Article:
New This Week: Bob Dylan, Trace Adkins, Mastodon, and More

Wendy Geller
Writer, Yahoo Entertainment

Searching for something to listen to this weekend? Yahoo Music has you covered with a rundown of some of the week’s biggest and buzzing releases, including Bob Dylan, Trace Adkins, Mastodon, and more. Check back every Friday for a fresh list of albums to help fuel your weekend playlists.

Bob Dylan: Triplicate (Columbia). The iconic Dylan takes on a grand task with his very first triple set – a three-disc, 30-track studio album of classic cover songs, with each disc thematically titled, arranged, and sequenced. He handpicked the songs from a variety of American songwriters’ catalogs, including such gems as “Stardust,” “These Foolish Things,” “As Time Goes By,” “Stormy Weather,” and more. Music fans of all stripes will be hard-pressed not to find something to delight in on this project.

Trace Adkins: Something’s Going On (Wheelhouse). Adkins’s 12th studio album is also his first since entering rehab in 2014 — his low point yet another event he can add to an already tumultuous past. Fittingly, the 55-year-old singer takes a reflective, somewhat weary, but mature and rich direction on this release, exploring everything from sobriety to heartbreak.

Mastodon: Emperor of Sand (Reprise). The prog-rock experts get imaginative on their seventh release, presenting a complex journey contemplating the nature of time. It’s been a while since the band has approached a concept album, so this harks back in a welcome way to their earlier days. Sonically, it’s every bit as heavy, doom-ridden, and layered as any fan could hope.

Nelly Furtado: The Ride (Nelstar Entertainment). Ever since Furtado unexpectedly transformed in 2006 from her original folky singer-songwriter vibe to a glossy, sexy pop star, she’s been suffering from a bit of identity crisis. The past decade has found her not exactly taking a solid stance in any musical persona. Furtado changes this uncertainty on her sixth album, choosing to release it independently and do things exactly her way. The result is a balanced effort concentrating on her strong lyrical talent.

Goldfrapp: Silver Eye (Mute). The British duo has taken numerous detours in sound over its career. For its latest, Goldfrapp returns to what it does best — glittery, uptempo synth-pop that casts an auditory sheen and encourages one to get up and dance.

Dave & Russ Davies: Open Road (Red River Entertainment). The original Kinks guitarist teams up with his son, an electronic music producer, for a family outing that traverses a variety of musical identities spanning both of their sonic interests.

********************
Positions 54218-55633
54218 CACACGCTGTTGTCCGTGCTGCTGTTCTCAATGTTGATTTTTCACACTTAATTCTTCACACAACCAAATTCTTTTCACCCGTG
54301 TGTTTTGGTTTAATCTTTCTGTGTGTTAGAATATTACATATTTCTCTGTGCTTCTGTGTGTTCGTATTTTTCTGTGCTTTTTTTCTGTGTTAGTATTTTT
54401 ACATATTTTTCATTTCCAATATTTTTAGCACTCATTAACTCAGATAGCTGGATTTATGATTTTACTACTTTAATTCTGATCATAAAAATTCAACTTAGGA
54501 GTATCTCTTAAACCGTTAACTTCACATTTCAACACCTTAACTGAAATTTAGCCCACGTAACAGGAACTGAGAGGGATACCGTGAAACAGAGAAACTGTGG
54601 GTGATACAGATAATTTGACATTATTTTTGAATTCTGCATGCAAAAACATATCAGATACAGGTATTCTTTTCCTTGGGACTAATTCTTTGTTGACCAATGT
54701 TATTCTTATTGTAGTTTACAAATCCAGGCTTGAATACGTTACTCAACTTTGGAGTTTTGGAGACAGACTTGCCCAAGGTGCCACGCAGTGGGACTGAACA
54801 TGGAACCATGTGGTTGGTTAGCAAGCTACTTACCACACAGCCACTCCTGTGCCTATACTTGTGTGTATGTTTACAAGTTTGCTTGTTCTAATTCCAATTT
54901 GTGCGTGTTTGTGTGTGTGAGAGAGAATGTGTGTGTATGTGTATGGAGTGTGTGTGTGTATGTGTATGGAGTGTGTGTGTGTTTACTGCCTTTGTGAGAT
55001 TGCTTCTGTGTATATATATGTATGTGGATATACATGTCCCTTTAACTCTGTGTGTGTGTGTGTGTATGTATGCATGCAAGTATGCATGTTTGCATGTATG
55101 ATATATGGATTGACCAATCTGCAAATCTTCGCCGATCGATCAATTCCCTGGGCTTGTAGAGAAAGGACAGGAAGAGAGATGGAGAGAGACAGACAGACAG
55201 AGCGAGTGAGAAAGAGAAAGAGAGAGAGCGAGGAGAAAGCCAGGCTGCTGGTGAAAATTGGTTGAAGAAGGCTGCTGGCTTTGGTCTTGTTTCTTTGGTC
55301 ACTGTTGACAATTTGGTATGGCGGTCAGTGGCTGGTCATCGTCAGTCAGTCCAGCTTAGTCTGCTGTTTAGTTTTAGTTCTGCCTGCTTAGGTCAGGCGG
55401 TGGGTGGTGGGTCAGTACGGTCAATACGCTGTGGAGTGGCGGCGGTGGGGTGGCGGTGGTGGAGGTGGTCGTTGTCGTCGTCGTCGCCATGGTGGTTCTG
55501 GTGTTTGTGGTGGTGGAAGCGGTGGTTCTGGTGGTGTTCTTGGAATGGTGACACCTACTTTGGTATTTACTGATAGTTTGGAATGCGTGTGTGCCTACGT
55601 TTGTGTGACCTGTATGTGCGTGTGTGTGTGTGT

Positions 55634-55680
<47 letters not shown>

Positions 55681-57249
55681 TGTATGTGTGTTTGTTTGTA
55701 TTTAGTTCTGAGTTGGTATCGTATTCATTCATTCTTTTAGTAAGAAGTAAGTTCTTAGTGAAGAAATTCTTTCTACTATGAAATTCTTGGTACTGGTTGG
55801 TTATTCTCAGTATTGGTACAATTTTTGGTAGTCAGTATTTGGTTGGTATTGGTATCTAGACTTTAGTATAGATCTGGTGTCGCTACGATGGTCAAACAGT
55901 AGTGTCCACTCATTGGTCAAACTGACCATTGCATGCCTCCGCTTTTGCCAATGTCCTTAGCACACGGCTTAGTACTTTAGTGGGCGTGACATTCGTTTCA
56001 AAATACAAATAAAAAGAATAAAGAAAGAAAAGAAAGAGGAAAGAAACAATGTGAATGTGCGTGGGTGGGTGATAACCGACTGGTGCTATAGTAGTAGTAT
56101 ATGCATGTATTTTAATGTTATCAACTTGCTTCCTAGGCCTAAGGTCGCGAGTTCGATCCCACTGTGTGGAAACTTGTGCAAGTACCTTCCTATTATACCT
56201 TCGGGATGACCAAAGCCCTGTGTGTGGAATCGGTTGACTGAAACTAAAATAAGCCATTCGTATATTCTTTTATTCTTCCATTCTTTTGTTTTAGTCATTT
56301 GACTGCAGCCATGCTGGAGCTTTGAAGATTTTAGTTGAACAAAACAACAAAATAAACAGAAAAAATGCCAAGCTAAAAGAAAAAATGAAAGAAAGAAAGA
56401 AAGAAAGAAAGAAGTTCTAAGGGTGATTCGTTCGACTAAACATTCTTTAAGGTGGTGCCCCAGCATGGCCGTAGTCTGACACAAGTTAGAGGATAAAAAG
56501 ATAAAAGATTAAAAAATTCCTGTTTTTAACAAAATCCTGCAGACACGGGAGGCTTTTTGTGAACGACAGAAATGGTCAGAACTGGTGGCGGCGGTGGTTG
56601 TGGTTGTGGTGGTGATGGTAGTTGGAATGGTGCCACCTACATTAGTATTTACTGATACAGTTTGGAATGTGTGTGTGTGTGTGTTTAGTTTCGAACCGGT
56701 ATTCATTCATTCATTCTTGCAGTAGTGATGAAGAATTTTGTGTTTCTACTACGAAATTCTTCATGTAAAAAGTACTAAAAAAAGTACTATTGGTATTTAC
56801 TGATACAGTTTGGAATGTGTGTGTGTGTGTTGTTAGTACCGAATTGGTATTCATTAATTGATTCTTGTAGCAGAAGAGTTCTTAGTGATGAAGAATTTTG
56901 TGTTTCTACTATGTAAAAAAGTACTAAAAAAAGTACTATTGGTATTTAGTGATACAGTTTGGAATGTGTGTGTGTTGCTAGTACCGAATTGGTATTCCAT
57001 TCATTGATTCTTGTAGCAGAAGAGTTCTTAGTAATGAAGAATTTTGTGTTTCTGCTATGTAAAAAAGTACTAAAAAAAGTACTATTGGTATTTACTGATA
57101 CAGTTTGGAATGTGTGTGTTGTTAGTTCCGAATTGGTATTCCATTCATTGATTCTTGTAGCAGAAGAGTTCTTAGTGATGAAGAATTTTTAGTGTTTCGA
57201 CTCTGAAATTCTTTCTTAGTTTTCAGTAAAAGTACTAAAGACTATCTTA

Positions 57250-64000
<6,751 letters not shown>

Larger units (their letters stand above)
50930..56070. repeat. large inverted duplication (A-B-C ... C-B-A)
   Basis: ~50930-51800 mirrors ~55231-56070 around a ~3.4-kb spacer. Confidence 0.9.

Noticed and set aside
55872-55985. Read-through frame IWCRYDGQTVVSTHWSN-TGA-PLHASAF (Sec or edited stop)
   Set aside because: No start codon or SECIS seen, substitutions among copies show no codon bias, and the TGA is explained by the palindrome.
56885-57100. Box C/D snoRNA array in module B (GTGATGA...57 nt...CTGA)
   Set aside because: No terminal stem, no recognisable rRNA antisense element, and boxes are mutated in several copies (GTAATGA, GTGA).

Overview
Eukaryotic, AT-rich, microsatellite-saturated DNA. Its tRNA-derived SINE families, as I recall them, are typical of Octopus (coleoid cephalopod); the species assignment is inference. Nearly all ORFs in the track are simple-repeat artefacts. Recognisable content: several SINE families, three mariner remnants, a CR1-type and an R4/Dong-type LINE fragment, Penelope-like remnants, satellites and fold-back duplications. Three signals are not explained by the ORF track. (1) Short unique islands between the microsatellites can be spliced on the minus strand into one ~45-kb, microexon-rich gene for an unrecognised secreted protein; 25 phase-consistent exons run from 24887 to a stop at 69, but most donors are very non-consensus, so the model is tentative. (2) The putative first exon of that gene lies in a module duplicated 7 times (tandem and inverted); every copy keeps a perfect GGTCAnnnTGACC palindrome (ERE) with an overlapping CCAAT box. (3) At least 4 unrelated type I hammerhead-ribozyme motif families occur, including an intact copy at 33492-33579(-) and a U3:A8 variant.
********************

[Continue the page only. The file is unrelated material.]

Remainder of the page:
Body Count: Bloodlust (Century Media). Body Count has never shied away from being political, heavy, dark, or potentially incendiary. Nothing has changed with the latest release: Ice-T and company have plenty of material to work with postelection. Guest appearances by Megadeth’s Dave Mustaine, Lamb of God’s Randy Blythe, and Sepultura/Soulfly’s Max Cavalera are almost gilding the lily in terms of hammering the metal home.

Aimee Mann: Mental Illness (Superego). Mann has long been lauded for her vivid and quirky songwriting, anchored by a signature understated delivery. On her eighth studio album — and first in five years — she continues in this vein, but if anything is stripped even more bare than usual, presenting lyrics that are guaranteed to make one think … and ache deeply.

The Mavericks: Brand New Day (Mono Mundo Recordings). The Mavericks have taken their album title literally, changing career directions by choosing an independent release route with this set and taking their time crafting songs to perfection. Frontman Raul Malo explores a variety of emotional issues ranging from the death of his father to today’s political climate.

Jamiroquai: Automaton (Virgin). The global soul-funksters have been on hiatus for some time — their last album was back in 2010. Their return for this set, their eighth overall, puts a slight update on their classic U.K. house sound. However, there’s no taking these guys sonically out of their home base ’90s — which isn’t necessarily a bad thing.

British Sea Power: Let the Dancers Inherit the Party (Golden Chariot). This week’s slate of releases includes several politically oriented sets, with this particular one from a U.K. band putting out its first music post-Brexit. British Sea Power take an almost anthemic approach to exploring the state of world affairs, assaulting the ears with big, pumping, fluttering songs.

Dailey & Vincent: Patriots and Poets (Dreamlined Entertainment Group). The recent Grand Ole Opry inductees pull no punches when it comes to bringing the best: They are joined on their latest release by bluegrass music’s top musicians, including Steve Martin, Doyle Lawson, Bela Fleck, and David Rawlings.

MercyMe: Lifer (MercyMe). Time has not tired these longstanding contemporary Christian icons — somehow they just keep getting more and more joyous with each release. On Lifer, they maintain an uptempo, happy, and modern vibe, attempting experiments such as adding rap verses, handclaps, and other fun touches.

George Winston: Spring Carousel (RCA). Winston offers up 15 piano compositions on this set, all written while he was in recovery from a bone marrow transplant for myelodysplastic syndrome, a rare disorder. The inspiring results are gleaming, swirling, and uplifiting, as benefits a record celebrating a new chance at life. All proceeds from the record will directly benefit City of Hope.

La’Porsha Renae: Already All Ready (19 Recordings). American Idol runner-up and fan favorite Renae whetted appetites last year with the release of the single “Good Woman.” She’s delivering the goods on her debut full-length, a celebration of self-identity on which she co-wrote most of the songs.